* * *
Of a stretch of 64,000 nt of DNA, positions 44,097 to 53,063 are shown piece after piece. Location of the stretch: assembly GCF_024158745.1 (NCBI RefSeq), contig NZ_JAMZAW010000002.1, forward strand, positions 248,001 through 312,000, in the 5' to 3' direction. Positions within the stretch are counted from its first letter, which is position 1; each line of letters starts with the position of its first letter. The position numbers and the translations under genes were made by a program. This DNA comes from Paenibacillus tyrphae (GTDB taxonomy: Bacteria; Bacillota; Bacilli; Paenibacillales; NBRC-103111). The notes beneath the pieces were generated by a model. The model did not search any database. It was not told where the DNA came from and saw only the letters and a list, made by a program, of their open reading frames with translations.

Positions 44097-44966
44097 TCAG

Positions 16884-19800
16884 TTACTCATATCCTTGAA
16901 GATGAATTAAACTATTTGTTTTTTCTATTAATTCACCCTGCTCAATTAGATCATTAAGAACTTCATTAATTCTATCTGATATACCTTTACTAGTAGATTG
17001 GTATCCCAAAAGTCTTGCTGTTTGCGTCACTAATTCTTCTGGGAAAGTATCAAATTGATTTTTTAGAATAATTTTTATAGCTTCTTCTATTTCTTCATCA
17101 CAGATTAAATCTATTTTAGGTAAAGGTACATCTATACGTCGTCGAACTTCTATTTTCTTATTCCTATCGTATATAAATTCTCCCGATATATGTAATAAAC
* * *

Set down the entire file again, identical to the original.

Of a stretch of 64,000 nt of DNA, positions 44,097 to 53,063 are shown piece after piece. Location of the stretch: assembly GCF_024158745.1 (NCBI RefSeq), contig NZ_JAMZAW010000002.1, forward strand, positions 248,001 through 312,000, in the 5' to 3' direction. Positions within the stretch are counted from its first letter, which is position 1; each line of letters starts with the position of its first letter. The position numbers and the translations under genes were made by a program. This DNA comes from Paenibacillus tyrphae (GTDB taxonomy: Bacteria; Bacillota; Bacilli; Paenibacillales; NBRC-103111). The notes beneath the pieces were generated by a model. The model did not search any database. It was not told where the DNA came from and saw only the letters and a list, made by a program, of their open reading frames with translations.

Positions 44097-44966
44097 TCAG

Positions 16884-19800
16884 TTACTCATATCCTTGAA
16901 GATGAATTAAACTATTTGTTTTTTCTATTAATTCACCCTGCTCAATTAGATCATTAAGAACTTCATTAATTCTATCTGATATACCTTTACTAGTAGATTG
17001 GTATCCCAAAAGTCTTGCTGTTTGCGTCACTAATTCTTCTGGGAAAGTATCAAATTGATTTTTTAGAATAATTTTTATAGCTTCTTCTATTTCTTCATCA
17101 CAGATTAAATCTATTTTAGGTAAAGGTACATCTATACGTCGTCGAACTTCTATTTTCTTATTCCTATCGTATATAAATTCTCCCGATATATGTAATAAAC